This Institute of Cultural Heritage project for UCL was planned as a cultural hub to co-house museums and archives together with social and discussion places including lecture theatres, gallery and café.
Won in competition in 2001, detailed design was completed, planning approval gained, enabling works completed for these proposals before they were unfortunately halted by the global financial events of 2007.
The site occupies a strategic position between the original UCL campus and its expansion to the east of Gordon Street. In contrast to the main entrance to the Wilkins Building off Gower Street, the entrance from Gordon Street is entirely uncelebrated. On the WWII bomb site immediately south of the Bloomsbury Theatre, the proposal was to provide a new gateway to UCL and to identify a clear route across the campus, for the first time, legibly connecting these two addresses.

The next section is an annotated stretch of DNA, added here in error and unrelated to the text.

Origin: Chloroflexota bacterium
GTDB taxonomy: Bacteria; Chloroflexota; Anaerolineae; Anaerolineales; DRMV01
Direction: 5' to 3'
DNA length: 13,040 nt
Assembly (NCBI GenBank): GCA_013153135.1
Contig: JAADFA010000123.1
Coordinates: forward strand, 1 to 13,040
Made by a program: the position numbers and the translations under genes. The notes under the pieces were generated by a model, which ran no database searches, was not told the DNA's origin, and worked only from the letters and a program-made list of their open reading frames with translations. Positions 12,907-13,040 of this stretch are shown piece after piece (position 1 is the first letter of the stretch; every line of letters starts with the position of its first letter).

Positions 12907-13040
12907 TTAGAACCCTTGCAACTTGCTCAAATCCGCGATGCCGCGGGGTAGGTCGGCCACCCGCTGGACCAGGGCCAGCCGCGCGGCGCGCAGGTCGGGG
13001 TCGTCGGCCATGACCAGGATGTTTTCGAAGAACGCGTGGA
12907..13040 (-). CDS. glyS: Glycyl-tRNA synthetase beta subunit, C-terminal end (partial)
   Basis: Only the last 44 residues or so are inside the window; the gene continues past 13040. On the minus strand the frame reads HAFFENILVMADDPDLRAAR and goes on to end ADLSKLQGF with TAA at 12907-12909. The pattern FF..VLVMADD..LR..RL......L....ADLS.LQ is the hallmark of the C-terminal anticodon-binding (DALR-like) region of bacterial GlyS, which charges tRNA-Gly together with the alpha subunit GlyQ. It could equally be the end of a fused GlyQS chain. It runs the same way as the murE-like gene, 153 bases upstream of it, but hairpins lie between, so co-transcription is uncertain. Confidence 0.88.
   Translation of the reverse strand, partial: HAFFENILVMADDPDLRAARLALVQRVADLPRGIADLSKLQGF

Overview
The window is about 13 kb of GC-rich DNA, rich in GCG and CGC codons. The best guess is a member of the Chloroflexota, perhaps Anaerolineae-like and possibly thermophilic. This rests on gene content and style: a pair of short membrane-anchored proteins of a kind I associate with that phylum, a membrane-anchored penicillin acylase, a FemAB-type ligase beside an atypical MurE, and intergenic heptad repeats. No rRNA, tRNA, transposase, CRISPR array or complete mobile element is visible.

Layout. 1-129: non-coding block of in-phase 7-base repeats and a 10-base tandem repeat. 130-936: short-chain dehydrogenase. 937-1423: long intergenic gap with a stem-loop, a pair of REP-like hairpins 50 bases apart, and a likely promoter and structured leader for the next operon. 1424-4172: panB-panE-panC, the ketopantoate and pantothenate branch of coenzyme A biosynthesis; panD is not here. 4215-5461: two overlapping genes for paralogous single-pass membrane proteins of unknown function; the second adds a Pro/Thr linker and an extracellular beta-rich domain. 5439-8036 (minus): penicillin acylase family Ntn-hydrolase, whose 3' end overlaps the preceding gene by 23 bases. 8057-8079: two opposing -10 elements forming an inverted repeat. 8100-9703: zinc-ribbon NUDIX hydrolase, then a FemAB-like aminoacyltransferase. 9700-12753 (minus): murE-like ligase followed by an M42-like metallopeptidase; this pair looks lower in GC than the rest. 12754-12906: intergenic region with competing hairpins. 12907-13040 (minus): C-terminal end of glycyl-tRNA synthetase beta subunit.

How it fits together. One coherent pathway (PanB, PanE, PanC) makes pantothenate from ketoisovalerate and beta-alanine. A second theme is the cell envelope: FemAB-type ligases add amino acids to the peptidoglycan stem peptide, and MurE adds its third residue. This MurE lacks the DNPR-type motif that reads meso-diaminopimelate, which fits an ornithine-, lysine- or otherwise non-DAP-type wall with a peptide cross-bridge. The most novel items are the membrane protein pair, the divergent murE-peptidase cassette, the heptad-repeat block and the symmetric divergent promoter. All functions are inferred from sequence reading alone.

Programmatically, the building was intended as a repository of the university’s treasures – an extensive collection of rare books, manuscripts, paintings and the Petrie Collection of ancient Egyptian objects. This was in combination with lecture theatres, a temporary exhibition gallery and a café. The project was therefore a combination of new entrance and cultural ‘shop window’.
It took the form of a monumental ‘portico’ enclosing a glazed ground floor intended for the display of works of art with the presence of the Petrie Collection suggested by the implied sarcophagus or ‘treasure box’ behind the blank stone façade wall.